LAO disputes governor’s prison realignment savings
(Calif.) An anti-truancy program for schools would be shorted about $25 million under Gov. Jerry Brown’s budget, the nonpartisan Legislative Analyst’s Office said this week.
The Brown administration says savings generated from a prison overcrowding program would run close to $30 million – with schools receiving a share of about $7 million.
The LAO, however, told a key legislative panel earlier this week that they believe the prison relief program would generate as much as $150 million in savings.
“A much bigger question for this committee and I think for the legislature as a whole is upholding the public trust,” Brad Strong of Children Now testified Tuesday. “The public didn’t think that [the government] was going to take the savings and then not really give education any additional money, and when [that money] is programmed from within the existing Prop. 98 and not on top of it, we’ve provided no additional money from the savings.”
Proposition 47, also known as the Safe Neighborhood and Schools Act, lowered penalties for certain drug and property crimes to reduce the number of adults incarcerated by the state.
The measure, approved by voters, calls for the resulting savings to be distributed at 65 percent to the Board of State and Community Corrections for mental health and substance abuse programs; 25 percent to the Department of Education to support truancy and dropout prevention, and 10 percent to the Victim Compensation and Government Claims Board for grants to trauma recovery centers.
The voter initiative was adopted in concert with legislation approved in 2011 that “realigned” prisoners convicted of non-violent or non-serious crimes to serve their terms in county jails rather than overcrowded state prisons.
The intent of school’s share of savings from prisoner reduction is to improve outcomes of K-12 students most at risk of dropping out of school or who are victims of crime. A stakeholder work group has been developing guidelines for the program and it is expected that legislation will be enacted to implement that framework, a representative of Brown’s Department of Finance said at the hearing.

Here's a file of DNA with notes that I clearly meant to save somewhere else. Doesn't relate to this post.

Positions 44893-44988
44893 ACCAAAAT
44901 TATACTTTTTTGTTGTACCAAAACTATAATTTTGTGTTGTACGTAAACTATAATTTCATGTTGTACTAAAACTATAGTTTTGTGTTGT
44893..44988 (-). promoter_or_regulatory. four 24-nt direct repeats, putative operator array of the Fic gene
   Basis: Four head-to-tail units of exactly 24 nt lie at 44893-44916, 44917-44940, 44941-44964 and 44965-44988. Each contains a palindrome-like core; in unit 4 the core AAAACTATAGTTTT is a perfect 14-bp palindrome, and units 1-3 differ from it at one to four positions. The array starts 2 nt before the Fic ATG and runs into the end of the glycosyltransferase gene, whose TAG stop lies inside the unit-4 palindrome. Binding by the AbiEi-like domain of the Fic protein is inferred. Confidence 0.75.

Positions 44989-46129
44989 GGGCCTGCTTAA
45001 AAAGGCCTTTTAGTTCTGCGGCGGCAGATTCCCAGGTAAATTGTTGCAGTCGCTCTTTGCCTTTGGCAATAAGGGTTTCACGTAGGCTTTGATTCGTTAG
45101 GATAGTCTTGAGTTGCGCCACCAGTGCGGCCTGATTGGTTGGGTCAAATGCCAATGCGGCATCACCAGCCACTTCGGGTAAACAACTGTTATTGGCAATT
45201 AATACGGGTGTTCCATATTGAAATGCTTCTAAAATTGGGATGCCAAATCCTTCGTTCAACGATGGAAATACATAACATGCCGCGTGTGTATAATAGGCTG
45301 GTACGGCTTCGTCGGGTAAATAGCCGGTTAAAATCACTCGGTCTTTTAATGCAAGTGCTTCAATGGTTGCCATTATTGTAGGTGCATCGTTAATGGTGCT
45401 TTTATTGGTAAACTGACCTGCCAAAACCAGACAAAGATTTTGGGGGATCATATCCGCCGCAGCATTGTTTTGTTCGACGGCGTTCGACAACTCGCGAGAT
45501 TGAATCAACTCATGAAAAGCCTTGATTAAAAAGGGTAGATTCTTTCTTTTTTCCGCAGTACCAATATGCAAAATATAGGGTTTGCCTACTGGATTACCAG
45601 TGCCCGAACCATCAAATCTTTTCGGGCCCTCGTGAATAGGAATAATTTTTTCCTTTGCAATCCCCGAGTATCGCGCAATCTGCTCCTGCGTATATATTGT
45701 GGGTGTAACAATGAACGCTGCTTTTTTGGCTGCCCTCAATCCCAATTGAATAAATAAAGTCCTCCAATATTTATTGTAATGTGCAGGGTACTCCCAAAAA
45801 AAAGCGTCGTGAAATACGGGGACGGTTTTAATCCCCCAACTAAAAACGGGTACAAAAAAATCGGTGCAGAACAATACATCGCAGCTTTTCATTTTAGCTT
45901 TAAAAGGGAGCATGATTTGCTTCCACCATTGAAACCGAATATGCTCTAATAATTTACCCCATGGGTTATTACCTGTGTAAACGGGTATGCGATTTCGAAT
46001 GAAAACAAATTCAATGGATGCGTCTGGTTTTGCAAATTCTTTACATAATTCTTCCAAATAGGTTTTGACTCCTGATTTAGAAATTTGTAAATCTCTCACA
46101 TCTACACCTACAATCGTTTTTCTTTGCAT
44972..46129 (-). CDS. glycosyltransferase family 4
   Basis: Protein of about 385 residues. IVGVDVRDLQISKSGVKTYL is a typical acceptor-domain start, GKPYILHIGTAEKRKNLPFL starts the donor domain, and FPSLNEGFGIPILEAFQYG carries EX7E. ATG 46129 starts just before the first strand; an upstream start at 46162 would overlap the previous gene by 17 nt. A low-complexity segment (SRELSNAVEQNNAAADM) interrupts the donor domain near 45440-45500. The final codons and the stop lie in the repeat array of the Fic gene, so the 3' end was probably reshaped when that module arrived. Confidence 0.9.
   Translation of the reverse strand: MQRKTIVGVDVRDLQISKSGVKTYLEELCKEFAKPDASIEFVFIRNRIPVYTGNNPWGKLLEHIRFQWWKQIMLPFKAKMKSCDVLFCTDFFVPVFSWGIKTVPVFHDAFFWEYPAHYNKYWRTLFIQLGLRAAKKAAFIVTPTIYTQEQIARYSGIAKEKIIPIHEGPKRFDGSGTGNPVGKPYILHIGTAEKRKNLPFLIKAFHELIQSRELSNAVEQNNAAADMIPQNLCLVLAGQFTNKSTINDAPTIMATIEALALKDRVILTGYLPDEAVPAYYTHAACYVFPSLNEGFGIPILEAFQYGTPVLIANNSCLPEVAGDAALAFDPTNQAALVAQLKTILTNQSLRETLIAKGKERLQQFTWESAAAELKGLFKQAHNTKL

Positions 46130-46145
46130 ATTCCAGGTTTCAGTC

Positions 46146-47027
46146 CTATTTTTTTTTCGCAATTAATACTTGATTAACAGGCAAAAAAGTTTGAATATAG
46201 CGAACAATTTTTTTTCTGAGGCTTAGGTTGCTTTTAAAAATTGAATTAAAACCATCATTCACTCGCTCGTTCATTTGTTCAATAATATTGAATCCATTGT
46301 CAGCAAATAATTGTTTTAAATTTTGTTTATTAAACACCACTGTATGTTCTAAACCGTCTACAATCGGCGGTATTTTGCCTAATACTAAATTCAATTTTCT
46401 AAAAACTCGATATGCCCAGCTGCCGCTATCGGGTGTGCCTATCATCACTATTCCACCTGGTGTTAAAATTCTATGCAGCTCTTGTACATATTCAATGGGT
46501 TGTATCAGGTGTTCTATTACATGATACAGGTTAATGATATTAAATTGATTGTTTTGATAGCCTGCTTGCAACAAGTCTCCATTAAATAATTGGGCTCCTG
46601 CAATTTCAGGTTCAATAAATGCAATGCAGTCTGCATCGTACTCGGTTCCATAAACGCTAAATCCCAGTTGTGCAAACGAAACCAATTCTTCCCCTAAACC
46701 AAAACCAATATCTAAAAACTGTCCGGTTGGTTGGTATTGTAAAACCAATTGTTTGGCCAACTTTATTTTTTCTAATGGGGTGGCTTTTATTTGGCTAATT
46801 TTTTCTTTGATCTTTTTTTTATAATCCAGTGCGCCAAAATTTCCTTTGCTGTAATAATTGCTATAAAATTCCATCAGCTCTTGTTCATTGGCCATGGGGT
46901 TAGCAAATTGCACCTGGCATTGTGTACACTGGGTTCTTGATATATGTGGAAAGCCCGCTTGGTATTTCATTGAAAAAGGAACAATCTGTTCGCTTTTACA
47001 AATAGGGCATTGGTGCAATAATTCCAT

“We continue to look at the savings factors and we could have a revised estimate of the savings at the May revise,” finance department spokeswoman Rebecca Hamilton said at a hearing Tuesday before the Assembly’s Budget Subcommittee on Education Finance.
Hamilton reported that Department of Finance estimates assume savings from a reduction in the state's adult inmate population, and higher costs due to a temporary increase in the parole population and trial court workload associated with resentencing. The estimate also takes into consideration the savings associated with fewer felony filings and more misdemeanor filings, and the number of offenders resentenced and released from the Department of State Hospitals.
But Natasha Collins of the LAO told lawmakers that her office believes the administration underestimates prison savings and overestimates court costs to the tune of about $100 million additional funds that should be attributed to Prop. 47.
The LAO also said the Legislature should allocate Proposition 47 funds to schools with the highest concentrations of at-risk students and then give those schools the flexibility to decide how to best address their dropout and truancy issues. This would be “consistent with the approach the state has taken in terms of providing flexibility to local districts to meet their students’ needs,” Collins told the budget subcommittee.
A related concern, education and civil rights advocates argue, is that the governor’s plan to include the $7.3 million as part of the already-allocated, constitutionally-guaranteed school budget rather than as extra funding is wrong and disingenuous to the intent of Prop. 47.
“We do believe it has to be above and beyond what the Prop. 98 minimum guarantee should be,” said Martha Alvarez, speaking on behalf of the Association of California School Administrators.
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